The present invention relates to a new reporting method and system for reporting the findings of an expert's analysis of image data and, more specifically, to a computer system and computer-implemented method for reporting an expert's findings relative to an analysis of image data. The method and system are based on a new structured reporting paradigm. The paradigm forms the basis of a radiology practice management system that can efficiently and systematically generate radiology reports, facilitate data entry into searchable databases, track findings, support clinical trials and outcomes analyses, and expedite hospital billing and collections. One fundamental aspect of this paradigm is that a user, e.g. an expert-radiologist, identifies a significant feature on an image and attaches a location:description code. The location:description code can describe what or who is present in the image, when the image was taken, where the image was taken, and how the image was taken. For example, in the case of consumer digital photography, the user can attach a location:description code to a digital photograph in order to create a finding that indicates “Aunt Minnie: Vacationing at the beach”, or in the case of radiology can attach an anatomical:pathological code to the location of an image feature to create a diagnostic finding. In the case of medical imaging, the anatomical:pathological code includes the anatomical location followed by a pathological description.

Optionally, further attributes of that finding, such as follow-up treatment or diagnosis recommendations, a priority descriptor, dimensional measurements (e.g., length, area, and volume), audio descriptions, 3D rendered snapshots, etc., may be automatically appended to the diagnostic finding as secondary attributes of the diagnostic finding. All of this information is automatically captured in an intuitive workflow scheme transparent to the expert, and stored in a database. The expert may continue to identify additional diagnostically significant features and create diagnostic findings in any order.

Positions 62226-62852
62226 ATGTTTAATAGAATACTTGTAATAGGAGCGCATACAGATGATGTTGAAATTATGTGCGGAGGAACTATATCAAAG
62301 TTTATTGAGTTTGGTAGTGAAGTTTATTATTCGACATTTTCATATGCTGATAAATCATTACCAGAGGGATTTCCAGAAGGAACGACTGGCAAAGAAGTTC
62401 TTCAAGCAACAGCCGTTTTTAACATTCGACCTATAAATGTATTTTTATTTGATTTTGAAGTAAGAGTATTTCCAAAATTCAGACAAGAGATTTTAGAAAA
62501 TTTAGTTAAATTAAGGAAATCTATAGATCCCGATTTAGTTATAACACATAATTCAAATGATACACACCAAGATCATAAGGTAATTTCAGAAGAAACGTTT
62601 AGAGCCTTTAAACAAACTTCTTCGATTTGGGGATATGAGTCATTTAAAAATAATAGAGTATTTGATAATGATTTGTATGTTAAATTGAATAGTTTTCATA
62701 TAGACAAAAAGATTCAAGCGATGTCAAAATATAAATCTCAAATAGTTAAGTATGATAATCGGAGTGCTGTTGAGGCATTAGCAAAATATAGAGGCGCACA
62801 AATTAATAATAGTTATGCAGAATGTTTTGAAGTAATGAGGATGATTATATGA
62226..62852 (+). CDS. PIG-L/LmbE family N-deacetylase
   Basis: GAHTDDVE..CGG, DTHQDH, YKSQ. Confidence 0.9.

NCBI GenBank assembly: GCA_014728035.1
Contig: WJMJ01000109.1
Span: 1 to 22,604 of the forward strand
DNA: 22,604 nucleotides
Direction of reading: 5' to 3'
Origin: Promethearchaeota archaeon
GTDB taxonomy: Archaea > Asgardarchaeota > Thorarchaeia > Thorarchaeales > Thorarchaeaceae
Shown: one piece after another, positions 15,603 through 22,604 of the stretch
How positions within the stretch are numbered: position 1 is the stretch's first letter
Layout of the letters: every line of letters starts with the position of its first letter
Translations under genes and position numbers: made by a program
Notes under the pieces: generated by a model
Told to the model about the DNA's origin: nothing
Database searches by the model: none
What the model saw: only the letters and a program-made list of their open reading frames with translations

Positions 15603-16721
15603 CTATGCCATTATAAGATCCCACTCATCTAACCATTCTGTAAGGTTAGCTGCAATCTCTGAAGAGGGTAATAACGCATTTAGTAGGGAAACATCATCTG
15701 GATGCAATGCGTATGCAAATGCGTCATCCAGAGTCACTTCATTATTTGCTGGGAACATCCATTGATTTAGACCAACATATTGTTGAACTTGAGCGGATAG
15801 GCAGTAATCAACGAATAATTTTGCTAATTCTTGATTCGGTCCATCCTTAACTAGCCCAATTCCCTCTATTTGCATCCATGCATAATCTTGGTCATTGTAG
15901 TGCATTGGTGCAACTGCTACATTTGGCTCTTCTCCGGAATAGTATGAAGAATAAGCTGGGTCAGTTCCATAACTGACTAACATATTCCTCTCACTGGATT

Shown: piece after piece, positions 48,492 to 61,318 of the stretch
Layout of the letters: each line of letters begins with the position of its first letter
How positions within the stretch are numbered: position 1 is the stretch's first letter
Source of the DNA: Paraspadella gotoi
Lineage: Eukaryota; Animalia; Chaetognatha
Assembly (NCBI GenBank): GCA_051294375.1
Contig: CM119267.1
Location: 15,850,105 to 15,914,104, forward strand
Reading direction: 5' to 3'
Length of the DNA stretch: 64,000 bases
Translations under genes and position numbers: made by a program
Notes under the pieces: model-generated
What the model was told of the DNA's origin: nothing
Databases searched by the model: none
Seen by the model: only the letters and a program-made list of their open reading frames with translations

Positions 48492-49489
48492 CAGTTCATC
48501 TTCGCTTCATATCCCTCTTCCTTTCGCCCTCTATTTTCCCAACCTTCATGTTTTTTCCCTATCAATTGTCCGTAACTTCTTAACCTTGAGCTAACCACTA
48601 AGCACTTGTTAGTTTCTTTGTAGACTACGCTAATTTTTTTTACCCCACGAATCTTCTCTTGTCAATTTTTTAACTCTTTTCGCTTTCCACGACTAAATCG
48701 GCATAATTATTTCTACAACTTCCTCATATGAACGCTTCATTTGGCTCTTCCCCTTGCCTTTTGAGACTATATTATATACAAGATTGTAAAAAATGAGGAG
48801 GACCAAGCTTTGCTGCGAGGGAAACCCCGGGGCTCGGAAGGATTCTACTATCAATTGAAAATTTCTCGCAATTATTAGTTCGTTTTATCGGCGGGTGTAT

At the end of the expert's evaluation of the image(s), the system sorts the diagnostic findings by selected or predetermined categories. In a medical field, these predetermined categories may be anatomical categories. The diagnostic findings are further prioritized by the severity of the diagnosis, e.g., the priority descriptor, in order to alert the report recipient, such as a clinician. In addition, the system may alert the expert and display a summary of significant prior findings, including trend data, relating to the present image analysis. The expert can edit and approve a multimedia report, which may be delivered to an Internet server for immediate access, sent to a database, sent by automated voice, fax, e-mail, or wireless personal digital assistant (PDA) (e.g. Palm™ handheld) to the clinician, or any combination thereof. The radiologist can sign the report by electronic or voice signature. The final report presentation may be further customized to satisfy the needs of the clinician.

The reporting system of the present invention is applicable to several other image-based fields including, without limitation, pathology, histology, cardiology, dermatology, satellite imagery, and photography.

BRIEF DESCRIPTION OF THE DRAWINGS

The foregoing summary and the following detailed description of the preferred embodiments of the present invention will be best understood when read in conjunction with the appended drawings, in which:

FIG. 1 illustrates a flowchart representing a general method in accordance with the present invention for creating an image report;

FIG. 2 illustrates a block diagram of a computer system used in the computer-implemented method of the present invention;

FIG. 3 illustrates a flowchart representing the steps of the process for creating an image report;

FIG. 4 illustrates a flowchart representing steps of operation of the method of the present invention;

FIGS. 5A and 5B illustrate the steps of annotating findings;

FIG. 6 illustrates the user-interface of the present invention in which FIG. 6A shows a 2D viewer and FIG. 6B shows a 3D viewer;

FIGS. 7A-7C illustrate a selected report of the present invention;